Luke 11. 47-end and Romans 3.21–30
“I will send them prophets and apostles, some of whom they will kill and persecute.”
Being a prophet is a dangerous game. Jesus himself recognised that ‘a prophet is never welcome in his own town’ (Luke 4.24). In today’s passage (from Luke 11) he expands on that theme. He appears to quote from Scripture, when he says that the Wisdom of God has said ‘I will send them prophets and apostles, some of whom they will kill and persecute’ – but actually, there is no single verse of the Hebrew Bible which puts the case in quite that way. Nevertheless, it is a consistent general theme of Scripture – and Jesus is effectively summarising it for his listeners.
He does so as part of a blistering attack on the religious leaders of his day – who he has just accused (in earlier verses) of complete hypocrisy. He describes how they tithe their wealth, but fail to lift a hand to help or bless the poor. He rails at them for their greed and their injustice, and for how they love to take the places of honour in gatherings. He roundly criticises them for loading people with rules and regulations, rather than showing them love and generosity.
But now, in today’s passage, he takes special aim at the way these religious leaders love to build tombs and memorials for the prophets of old, without paying any attention to what those self-same prophets taught and preached in their lifetimes. This is of course a tendency that we all share, to a greater or lesser extent. We are all very capable of putting notable dead people onto pedestals, without necessarily living, ourselves, by the principles they espoused. Or we are very capable of choosing only those parts of a prophet’s wisdom that are most convenient for us to follow.
What do I mean?
Well let’s consider a prophet like Moses. He was, in so many ways, the single most influential prophet (other than Jesus himself) in the history of Judaism and Christianity. He codified, in clearly written laws, how we should behave towards God and one another. These were, of course, summarised in the 10 Commandments, which at the Reformation were legally mandated to be nailed to the wall of every church in our land. You can still see examples of them in churches all over this area. But those ’10 Commandment Boards’ were like the tombs and memorials erected by the religious leaders against whom Jesus railed. They were nailed onto the walls of our churches by the command of a monarchy and church hierarchy who, themselves, often had no interest in living by the self-same commandments. How could a King who wanted to conquer France ever claim that he was not coveting his neighbour’s possessions?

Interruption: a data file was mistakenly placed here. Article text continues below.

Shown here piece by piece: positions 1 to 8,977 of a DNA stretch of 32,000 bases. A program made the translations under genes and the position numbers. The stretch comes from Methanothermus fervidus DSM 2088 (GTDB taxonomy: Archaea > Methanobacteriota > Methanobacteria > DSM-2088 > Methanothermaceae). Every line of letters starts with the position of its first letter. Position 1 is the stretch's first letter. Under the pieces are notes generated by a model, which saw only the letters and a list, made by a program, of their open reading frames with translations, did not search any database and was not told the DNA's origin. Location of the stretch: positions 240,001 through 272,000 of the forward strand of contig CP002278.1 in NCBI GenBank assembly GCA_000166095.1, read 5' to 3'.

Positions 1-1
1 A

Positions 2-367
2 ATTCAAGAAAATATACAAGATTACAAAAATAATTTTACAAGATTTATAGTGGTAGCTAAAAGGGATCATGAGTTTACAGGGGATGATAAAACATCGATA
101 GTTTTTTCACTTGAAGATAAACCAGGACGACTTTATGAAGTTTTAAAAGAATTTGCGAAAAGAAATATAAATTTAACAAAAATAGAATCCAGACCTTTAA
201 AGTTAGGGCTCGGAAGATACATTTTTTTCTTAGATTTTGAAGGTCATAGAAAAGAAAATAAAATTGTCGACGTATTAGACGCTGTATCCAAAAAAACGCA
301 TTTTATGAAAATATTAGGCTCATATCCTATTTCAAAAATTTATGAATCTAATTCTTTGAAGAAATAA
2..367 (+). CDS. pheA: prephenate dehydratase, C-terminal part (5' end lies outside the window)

And we, too, treat Moses in a similarly selective manner, don’t we? We all agree - I hope – with his command not to murder each other – unless a criminal has done something really horrific, and then the cries of ‘bring back hanging’ quickly surface. And what about his command to give a tenth of all we earn to the work of God? The church’s bank balance tells me what we answer. Or his prohibition against graven images of things in or above the world? I’m looking at stained glass pictures of angels, right now. Or his command to keep the Sabbath holy? How many of us cause our neighbours to have to work on Sunday (the Christian Sabbath) – in Waitrose or the Coffee Shop - for our convenience?
We do the same to modern prophets too. Who here would deny that Mother Theresa was a living Saint? And yet how often do we rouse ourselves to give aid to the poor, as she did? Who could deny that Martin Luther King was not a modern prophet? And yet, how often do we tut contemptuously at footballers taking the knee.
No, just like the religious leaders of old, we are fully capable of raising up great prophets as examples to follow – and then steadfastly refusing to actually follow their examples ourselves. This is our human curse. We are completely capable of holding two completely opposite views in our head at the same time. We can agree with all our heart that such and such a course of action is the right one to take, and then at the same time utterly fail to do that very thing.
St Paul recognised this essential weakness in our human nature. As we heard in our reading from his letter to the Romans, he knew that ‘all have sinned and fallen short of the glory of God’. Perhaps this ability to hold two entirely contradictory ideas in our heads is exactly what falling short of the Glory of God means. God cannot be anything but consistent with who God is, and what God knows to be right. He would not, and cannot, act contrary to his (or her) own nature, and contrary to what he knows to be right. But we can. That is our sin, our hypocrisy, and our curse.
But thanks be to God, that through the life, death and resurrection of Jesus Christ, celebrated at this and every Eucharist, we have been given a way to be restored to a God-like state of harmony. Through living and active faith in Jesus, we have a way to resolve the conflict with which we all live. How? By simply asking ourselves in every situation that our hypocrisy inspires the simple question, ‘what would Jesus do?’.
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